Dabbling in plant-based eating or seeking meatless protein sources? I got you! Today, I am sharing what I refer to as my personal ultimate guide to plant-based protein sources for everyday living.
Plant-based fam, are you fed up with that age-old question, ‘But where do you get your protein?’ when you’re on a vegan or flexitarian diet? I’ve got answers for days because I walk the walk and talk the talk.
Whether you’re a lifelong vegan, a ‘flexitarian,’ or just dipping your toes into plant-based waters, this ultimate guide is your protein bible!
Table of Contents
Meatless Protein Sources With A Dash of Ignorance
I’ve relied on plant-based protein sources for over a decade, yet stepping into a family gathering is still challenging. The concept of a meatless diet is foreign, and they treat me like it is a crime not to eat meat.
Trust me, the irony isn’t lost on me, especially when I host gatherings and cater to everyone’s palate. So, after years of frustration and hauling my own food, I’ve decided to skip these culinary minefields altogether.
If you are in similar settings, this article is your lifeboat or pool floatie to survival. Share it with your well-meaning but clueless family and friends because ignorance is bliss, so train them!
The Carb Factor
Before diving into our scrumptious list of plant-based protein sources, let’s break down this net carbs situation. The carb content in plant foods often gets scrutinized, but that’s a tad unfair.
When you’re munching on your protein-packed plant sourced proteins, some of the carbs they contain are fiber, which our bodies don’t fully absorb.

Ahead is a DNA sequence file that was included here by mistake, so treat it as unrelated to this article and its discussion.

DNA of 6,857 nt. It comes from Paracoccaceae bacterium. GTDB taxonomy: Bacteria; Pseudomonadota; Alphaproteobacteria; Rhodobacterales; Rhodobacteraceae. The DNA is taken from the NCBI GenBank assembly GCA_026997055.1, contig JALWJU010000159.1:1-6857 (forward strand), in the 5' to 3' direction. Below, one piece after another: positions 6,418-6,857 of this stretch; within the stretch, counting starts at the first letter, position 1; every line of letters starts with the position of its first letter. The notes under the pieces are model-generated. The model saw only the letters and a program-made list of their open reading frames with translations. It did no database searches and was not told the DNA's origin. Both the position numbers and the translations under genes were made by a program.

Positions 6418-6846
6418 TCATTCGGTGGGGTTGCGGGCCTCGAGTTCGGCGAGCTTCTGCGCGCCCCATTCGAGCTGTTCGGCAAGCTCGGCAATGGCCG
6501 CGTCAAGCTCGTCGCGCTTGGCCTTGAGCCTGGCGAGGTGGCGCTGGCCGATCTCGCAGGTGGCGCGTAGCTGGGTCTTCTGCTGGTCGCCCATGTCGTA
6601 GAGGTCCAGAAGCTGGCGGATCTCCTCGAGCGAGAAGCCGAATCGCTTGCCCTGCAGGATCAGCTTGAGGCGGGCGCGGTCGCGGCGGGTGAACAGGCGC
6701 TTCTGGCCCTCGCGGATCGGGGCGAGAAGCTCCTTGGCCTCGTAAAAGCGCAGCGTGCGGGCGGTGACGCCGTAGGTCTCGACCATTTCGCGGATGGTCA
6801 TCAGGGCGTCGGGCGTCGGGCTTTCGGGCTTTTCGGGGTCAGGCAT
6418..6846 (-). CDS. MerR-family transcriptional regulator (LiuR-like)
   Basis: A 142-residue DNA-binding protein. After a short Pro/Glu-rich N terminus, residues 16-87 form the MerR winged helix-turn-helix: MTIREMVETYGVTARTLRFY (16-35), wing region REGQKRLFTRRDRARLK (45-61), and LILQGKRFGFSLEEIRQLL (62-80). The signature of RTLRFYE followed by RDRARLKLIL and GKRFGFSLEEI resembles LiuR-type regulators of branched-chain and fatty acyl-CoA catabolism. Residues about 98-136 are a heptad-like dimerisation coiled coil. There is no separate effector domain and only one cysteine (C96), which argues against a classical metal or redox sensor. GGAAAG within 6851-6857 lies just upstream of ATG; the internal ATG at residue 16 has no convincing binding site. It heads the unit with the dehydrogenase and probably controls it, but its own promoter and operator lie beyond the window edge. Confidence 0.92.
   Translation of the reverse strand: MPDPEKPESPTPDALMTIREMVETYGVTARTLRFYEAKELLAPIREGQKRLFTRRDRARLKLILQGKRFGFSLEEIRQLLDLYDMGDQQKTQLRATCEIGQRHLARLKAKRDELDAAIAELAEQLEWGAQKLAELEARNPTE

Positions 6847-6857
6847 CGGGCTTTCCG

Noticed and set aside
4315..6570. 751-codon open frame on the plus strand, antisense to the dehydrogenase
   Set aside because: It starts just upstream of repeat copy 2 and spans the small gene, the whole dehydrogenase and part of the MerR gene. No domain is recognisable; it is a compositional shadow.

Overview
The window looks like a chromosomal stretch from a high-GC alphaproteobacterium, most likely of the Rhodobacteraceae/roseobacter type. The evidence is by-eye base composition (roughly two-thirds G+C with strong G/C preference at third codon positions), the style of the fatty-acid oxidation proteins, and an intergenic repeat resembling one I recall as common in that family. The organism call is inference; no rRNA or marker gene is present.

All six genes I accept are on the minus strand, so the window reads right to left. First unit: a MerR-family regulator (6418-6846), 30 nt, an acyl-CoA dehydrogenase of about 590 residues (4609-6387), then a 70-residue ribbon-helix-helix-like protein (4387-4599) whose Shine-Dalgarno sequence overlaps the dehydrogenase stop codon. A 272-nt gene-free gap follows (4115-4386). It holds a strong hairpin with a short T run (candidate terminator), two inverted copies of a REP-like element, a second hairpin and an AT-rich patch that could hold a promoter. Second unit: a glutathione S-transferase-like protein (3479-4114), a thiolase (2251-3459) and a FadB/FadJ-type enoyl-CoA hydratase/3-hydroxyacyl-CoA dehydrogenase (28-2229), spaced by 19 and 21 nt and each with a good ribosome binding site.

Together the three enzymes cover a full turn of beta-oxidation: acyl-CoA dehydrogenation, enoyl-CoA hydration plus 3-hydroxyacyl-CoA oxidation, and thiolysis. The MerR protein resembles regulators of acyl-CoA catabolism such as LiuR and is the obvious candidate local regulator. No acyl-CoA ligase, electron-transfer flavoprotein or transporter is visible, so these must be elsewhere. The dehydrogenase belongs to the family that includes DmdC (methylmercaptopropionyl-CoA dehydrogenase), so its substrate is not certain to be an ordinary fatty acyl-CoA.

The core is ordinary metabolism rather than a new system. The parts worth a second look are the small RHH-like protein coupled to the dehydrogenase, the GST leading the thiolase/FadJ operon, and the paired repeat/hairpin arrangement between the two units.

Plant-Based Protein Sources
Here’s to your new path in life and many options for protein as you start into meatless protein sources.
1. Leafy Greens Are Mega Plant-Based Options To Consume
Protein Count: Around 1-2 grams per cup
Our list includes leafy greens like spinach, rapini, and kale. Yeah, I know, they’re not protein powerhouses, but don’t underestimate these green bad boys! They’re nutrient-dense and work great alongside other protein-packed foods.
2. Seitan Is One Of The Really Solid Meatless Protein Sources
Protein Count: About 25 grams per 3.5 ounces
Seitan, a.k.a. “wheat meat,” is a chameleon in the kitchen, able to take on various flavors and textures. It’s packed with protein, but beware if you’re gluten-sensitive or celiac—this one’s off-limits.
To be honest, I use seitan a lot; it is one of my favorites, and I will share my recipe in an upcoming post. Bragging Point: My simple recipe received a head chef’s kiss when I shared it with him; he tasted it and asked to use it. It is that good!
3. Tempeh and Tofu
Protein Count: Around 15-20 grams per 3.5 ounces
Tempeh and tofu hail from the soybean family but are like distant cousins in how they’re made. Tempeh brings more fiber to the table, but both are culinary blank canvases waiting for your artistic touch.
Protein Count: 9 grams per 1/2 cup
Call them chickpeas or garbanzo beans—either way, they’re a dual-threat in protein and fiber. And let’s be honest: hummus is basically the peanut butter of the plant world, and who can resist that? Use chickpeas as your hero item of meatless protein sources. You will love their versatility!
My favorite options with chickpeas are to drop them in any soup before serving and my buffalo smash (mmmm)!
Protein Count: 9 grams per 1/2 cup (cooked)